After another hour, the dough had some spring & had lost it’s stickiness. I just tightened up the ball, being careful not to tear the surface, and put it into a floured banneton. I’m not sure what my reasoning was for doing this, it was more an instinctive act! I guess I felt that the dough wouldn’t benefit structurally from any more folds. If I do this again, I might knead just a little longer after mixing until the stickiness is gone & then put it straight in a banneton.



Another 2.5 hours later, the dough had risen only slightly, almost imperceptibly. I was faced with a choice (since I had to go out an hour later): I could either bake it, leave it on the counter for another 4 or so hours, or refrigerate it (if I could find the space, which was doubtful). I decided to bake. I turned out the loaf and scored it with a deep cross, as mentioned in Daisy_A’s post.




I baked in the same way as I usually bake my sourdough wheat breads: on a preheated kiln shelf, starting high (250-60c) with steam (boiling water in tray below) for 15mins, then down to 200c. I checked internal temp after 30 mins (c.60c) & 40 mins (c.75c). After 55 mins, the internal temp was 92c but the bread still felt very heavy & moist. I needed to leave, so I turned the oven off but left the loaf in.


Results


The dough was obviously underproofed & the bake a bit high, but the result was very visually appealing. I don't think the picture gets the colour very accurately: the crumb was quite purple when first sliced (think darker & more purple than walnut bread), with a purple-red-brown crust, which darkened & mellowed overnight to a chestnut brown (go figure!); the crumb colour too was less pronounced a day later.


When I sliced the loaf in half, I was worried that it wasn't quite done & would be gummy like rye can be, but not at all. Although visually, the crumb texture resembles a rye bread, it feels very different to the touch & in the mouth: it's much drier for a start; this might be due in part to the manner of baking, but I also think that the chestnut flour retains less water than rye. I imagine that one reason for adding the potato is to preserve moisture.



The high bake led to a crunchy crust, like a sweet nutty biscuit (I think the milk contributed to this), which is a great contrast to the close textured, almost meaty, crumb. The sweet smoky flavour is terrific & I’ve had some rapturous responses from some friends who tried it.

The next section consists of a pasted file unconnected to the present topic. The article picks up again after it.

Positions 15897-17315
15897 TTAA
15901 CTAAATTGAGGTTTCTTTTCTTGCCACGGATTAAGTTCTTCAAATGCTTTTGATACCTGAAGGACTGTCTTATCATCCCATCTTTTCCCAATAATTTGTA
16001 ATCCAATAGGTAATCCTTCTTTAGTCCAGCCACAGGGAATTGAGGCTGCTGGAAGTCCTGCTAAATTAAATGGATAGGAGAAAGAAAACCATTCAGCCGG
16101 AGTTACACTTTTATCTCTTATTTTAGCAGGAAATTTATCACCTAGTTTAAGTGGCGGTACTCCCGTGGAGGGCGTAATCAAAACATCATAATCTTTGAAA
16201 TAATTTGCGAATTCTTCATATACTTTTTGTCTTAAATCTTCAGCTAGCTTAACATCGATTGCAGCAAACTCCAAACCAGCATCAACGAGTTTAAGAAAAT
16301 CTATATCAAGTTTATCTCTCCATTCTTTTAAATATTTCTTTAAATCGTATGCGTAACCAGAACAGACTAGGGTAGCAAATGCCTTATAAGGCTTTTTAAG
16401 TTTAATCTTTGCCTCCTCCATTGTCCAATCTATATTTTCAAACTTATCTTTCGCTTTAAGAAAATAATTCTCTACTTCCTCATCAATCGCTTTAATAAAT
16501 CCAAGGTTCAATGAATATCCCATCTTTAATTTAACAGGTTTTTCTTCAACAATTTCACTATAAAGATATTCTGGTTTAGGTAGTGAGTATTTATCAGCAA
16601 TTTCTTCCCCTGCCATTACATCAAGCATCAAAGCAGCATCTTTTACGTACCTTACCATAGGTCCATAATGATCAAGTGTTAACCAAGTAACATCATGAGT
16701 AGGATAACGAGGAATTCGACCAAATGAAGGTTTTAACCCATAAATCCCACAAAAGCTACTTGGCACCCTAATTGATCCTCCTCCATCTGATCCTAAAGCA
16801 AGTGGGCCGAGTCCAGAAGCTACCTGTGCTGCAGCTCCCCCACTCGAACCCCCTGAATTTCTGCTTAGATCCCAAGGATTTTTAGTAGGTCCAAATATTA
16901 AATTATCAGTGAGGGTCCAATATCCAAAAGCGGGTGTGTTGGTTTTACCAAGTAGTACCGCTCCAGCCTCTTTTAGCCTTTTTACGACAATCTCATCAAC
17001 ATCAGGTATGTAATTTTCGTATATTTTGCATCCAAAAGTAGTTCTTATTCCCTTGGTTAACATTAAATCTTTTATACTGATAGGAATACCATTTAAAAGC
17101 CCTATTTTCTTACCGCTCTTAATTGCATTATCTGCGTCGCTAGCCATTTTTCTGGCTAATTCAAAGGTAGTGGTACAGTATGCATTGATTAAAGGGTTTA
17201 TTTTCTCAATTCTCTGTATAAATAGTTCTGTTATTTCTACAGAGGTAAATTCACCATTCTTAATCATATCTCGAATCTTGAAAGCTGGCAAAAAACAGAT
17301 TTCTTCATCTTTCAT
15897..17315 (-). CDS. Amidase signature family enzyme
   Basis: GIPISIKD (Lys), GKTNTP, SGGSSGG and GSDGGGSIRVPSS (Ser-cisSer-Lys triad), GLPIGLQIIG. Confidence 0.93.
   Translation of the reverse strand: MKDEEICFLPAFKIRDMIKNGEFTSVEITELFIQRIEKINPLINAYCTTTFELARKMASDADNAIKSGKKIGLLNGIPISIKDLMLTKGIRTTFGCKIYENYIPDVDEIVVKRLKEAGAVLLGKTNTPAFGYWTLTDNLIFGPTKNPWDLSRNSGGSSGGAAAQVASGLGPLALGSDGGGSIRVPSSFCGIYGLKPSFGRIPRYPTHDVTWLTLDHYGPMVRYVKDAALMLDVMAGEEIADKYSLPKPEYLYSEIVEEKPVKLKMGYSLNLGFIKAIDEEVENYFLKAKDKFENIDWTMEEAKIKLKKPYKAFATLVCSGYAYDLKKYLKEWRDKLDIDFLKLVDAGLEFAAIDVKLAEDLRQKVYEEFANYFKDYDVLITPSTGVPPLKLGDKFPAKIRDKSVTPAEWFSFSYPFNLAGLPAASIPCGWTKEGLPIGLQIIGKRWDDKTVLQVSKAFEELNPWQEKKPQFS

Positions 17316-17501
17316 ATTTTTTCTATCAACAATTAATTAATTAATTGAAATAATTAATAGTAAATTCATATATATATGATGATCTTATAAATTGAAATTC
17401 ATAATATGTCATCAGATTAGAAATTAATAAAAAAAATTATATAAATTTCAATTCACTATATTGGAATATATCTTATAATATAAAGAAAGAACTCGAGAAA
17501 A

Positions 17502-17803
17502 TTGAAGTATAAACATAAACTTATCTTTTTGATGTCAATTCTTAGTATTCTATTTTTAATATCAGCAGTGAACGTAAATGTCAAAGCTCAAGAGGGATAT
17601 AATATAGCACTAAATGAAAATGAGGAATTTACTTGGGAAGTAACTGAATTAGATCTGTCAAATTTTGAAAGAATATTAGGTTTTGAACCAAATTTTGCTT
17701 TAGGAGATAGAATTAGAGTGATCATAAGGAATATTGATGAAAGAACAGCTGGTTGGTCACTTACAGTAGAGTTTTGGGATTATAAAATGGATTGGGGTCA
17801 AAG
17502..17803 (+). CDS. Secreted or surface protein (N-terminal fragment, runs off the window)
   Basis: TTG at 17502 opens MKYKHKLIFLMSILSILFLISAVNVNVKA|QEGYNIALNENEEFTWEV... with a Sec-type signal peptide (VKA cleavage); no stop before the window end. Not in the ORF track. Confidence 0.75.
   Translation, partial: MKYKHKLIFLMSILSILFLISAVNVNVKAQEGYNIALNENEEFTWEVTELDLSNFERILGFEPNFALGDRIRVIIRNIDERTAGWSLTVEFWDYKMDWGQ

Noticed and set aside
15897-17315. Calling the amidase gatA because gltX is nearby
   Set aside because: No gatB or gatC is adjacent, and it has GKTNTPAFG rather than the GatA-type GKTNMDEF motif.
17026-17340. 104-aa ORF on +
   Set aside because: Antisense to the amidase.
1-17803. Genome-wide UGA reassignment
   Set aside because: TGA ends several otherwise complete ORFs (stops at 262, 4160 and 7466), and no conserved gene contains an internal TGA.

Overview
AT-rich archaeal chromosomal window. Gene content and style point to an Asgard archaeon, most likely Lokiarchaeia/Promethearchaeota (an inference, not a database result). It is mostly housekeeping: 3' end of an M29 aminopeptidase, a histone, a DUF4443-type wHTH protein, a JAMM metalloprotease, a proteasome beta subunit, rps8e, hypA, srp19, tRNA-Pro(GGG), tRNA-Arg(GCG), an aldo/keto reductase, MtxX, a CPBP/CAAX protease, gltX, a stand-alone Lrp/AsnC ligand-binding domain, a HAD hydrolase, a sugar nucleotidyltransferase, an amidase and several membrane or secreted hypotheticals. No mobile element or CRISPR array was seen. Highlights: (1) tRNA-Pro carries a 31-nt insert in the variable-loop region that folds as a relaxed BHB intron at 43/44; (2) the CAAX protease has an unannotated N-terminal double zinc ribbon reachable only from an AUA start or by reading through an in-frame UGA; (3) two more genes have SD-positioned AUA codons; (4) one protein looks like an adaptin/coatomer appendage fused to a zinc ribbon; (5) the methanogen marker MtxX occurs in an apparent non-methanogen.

I had it first with some Manchego, & the following day with a very similar, but more authentic(!), Pecorino Toscano, both hard ewe’s milk cheeses: a wonderful combination. I also made a mushroom soup, using fresh mushrooms & dried porcini, which was also a good accompaniment.


Other suggestions are soft goat’s cheese & (chestnut) honey, and lardo di Colonnata, or any other salty Tuscan (or other) cured meat.


Why not give it a go!

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geraintbakesbread

Pictures of bagel making process & finished product now on flickr:


http://www.flickr.com/photos/sgratch13/sets/72157625911233716/


Will blog about them later.

geraintbakesbread's picture
geraintbakesbread

As someone who's always fed their sourdough culture 1:1:1 (i.e. equal amounts culture,flour,water: keeps things simple!, although for flour I use 2/3rds wholemeal to 1/3rd white), making a 1:5:6 (culture,flour,water) 'levain build' was a bit daunting. I needn't have worried, as the levain was perfectly active by mid-morning when I was ready to bake.

I let the oats soak in water for 10mins then added & mixed the rest of the ingredients except the sultanas (UK=golden raisins?) which I added after 40 mins. I did almost no kneading, just briefly after mixing to make sure the ingredients were fully incorporatedacclimatise & again briefly after adding the sultanas. The dough, which was tacky but not sticky (drier than I'm used to), passed the windowpane test before I added the sultanas.

I gave the dough an air-fold after an hour. An hour later, when I should have been shaping, my partner Tess was dragging me out of the house on account of it being a beautiful day (& I think she was trying to avoid some onerous paperwork!), so I put the dough in the fridge.